The actual Research Report: ‘Attitudes of High School Students Regarding Intimate Relationships and Gender Norms in New Providence, The Bahamas’ can be found here:

This CU/Go Lean roadmap has 3 prime directives:

  • Optimization of the economic engines in order to grow the regional economy and create 2.2 million new jobs.
  • Establishment of a security apparatus to protect the resultant economic engines and their relevant stakeholders.
  • Improve Caribbean governance, with a separation-of-powers between member-state administrations and the CU federal government (Executive facilitations, Legislative oversight and Judicial prudence) to support these economic/security engines.

While the subject of the Caribbean adolescent culture of violence falls on the member-state side of the separation-of-power / governance divide, the CU will entail a jurisdiction of monitoring and metering (ratings, rankings, service levels, etc) local governance and their delivery of the Social Contract.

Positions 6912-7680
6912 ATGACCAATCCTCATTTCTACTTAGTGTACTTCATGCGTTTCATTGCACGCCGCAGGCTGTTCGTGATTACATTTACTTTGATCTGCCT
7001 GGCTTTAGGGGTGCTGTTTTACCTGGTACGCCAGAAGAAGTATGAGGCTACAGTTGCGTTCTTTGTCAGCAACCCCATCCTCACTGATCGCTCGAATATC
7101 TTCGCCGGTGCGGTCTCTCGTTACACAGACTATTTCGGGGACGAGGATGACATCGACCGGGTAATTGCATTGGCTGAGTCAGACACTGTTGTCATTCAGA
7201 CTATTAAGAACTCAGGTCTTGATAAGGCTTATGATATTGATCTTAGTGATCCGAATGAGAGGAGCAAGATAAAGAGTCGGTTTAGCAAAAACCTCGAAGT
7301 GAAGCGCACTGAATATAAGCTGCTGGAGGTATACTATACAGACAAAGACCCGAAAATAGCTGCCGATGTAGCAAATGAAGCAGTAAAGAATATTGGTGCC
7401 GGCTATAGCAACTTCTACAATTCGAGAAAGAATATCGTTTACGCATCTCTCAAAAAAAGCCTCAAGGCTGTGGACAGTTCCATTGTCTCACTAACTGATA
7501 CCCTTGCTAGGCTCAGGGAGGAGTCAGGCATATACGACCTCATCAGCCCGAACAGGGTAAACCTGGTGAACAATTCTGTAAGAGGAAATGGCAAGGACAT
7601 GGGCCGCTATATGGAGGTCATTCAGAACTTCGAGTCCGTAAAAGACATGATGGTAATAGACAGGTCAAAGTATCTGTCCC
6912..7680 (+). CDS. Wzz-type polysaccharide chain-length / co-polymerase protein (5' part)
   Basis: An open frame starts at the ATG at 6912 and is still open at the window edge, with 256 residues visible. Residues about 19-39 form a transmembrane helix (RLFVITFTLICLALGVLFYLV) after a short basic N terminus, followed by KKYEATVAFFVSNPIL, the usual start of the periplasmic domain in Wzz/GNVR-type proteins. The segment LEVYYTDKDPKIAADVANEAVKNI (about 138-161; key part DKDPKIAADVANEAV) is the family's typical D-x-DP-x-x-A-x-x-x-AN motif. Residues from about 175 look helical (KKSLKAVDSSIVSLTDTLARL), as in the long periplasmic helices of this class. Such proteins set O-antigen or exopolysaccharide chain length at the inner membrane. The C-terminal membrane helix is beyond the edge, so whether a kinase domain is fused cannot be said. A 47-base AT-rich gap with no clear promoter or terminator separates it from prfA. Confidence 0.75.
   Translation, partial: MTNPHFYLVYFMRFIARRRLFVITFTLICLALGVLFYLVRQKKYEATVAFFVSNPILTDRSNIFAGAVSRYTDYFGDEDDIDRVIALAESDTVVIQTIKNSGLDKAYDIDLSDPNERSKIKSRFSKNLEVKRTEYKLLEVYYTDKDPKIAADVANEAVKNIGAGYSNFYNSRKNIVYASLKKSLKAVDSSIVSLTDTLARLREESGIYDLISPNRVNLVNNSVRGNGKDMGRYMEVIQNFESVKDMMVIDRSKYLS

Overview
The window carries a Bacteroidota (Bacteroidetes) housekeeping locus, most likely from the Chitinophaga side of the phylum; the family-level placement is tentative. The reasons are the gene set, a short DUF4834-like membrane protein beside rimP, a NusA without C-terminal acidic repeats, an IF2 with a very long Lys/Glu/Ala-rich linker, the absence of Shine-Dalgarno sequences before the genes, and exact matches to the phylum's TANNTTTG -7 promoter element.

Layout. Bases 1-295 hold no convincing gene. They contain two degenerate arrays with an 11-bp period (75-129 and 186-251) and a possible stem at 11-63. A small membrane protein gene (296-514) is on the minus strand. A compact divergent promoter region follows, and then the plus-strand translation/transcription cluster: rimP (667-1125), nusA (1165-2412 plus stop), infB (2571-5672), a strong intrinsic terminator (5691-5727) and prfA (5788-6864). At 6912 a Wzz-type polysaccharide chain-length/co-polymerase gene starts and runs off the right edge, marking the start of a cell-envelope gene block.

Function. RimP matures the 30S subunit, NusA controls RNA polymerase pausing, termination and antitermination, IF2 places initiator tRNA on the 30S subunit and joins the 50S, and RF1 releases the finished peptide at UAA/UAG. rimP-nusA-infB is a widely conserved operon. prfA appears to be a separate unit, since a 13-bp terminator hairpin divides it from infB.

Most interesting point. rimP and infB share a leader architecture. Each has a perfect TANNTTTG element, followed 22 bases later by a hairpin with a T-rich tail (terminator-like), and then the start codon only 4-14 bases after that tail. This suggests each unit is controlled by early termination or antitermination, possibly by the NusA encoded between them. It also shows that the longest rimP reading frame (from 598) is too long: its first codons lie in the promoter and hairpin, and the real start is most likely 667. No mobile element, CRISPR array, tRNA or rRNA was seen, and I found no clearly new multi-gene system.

Change has now come to the Caribbean. As the foregoing article depicts the problem of domestic violence is tied to a community ethos. This ‘negative’ ethos must be uprooted and replaced with a new, progressive spirit, starting at the adolescent level, when attitudes are pliable and sensitive to strategic messaging; see VIDEO below.

Many related issues/points were elaborated in previous blogs, sampled here:

Students developing nail polish to detect date rape drugs
Book Review: ‘Chasing Youth Culture and Getting It Right’
Muslim officials condemn abductions of Nigerian girls
Caribbean/Latin countries still view women as ‘lesser
Jamaica to receive World Bank funds to help in crime fight

The above commentaries examined global developments and related their synchronicity with the principles in the Go Lean book. There are a number of touch points that relate to domestic violence and the community attitude to dissuade such behavior. Most importantly, the Go Lean book depicts solutions. These are presented as community ethos, strategies, tactics, implementations and advocates; a sample is detailed as follows:

Community Ethos – Privacy –vs- Public Protection Page 23
Community Ethos – Whistleblower Protection Page 23
Community Ethos – Witness Security Page 23
Community Ethos – Anti Bullying & Mitigations Page 23
Community Ethos – Light Up the Dark Places Page 23
Community Ethos – Ways to Manage Reconciliations Page 34
Community Ethos – Ways to Impact the Greater Good Page 37
Strategy – Rule of Law –vs- Vigilantism Page 49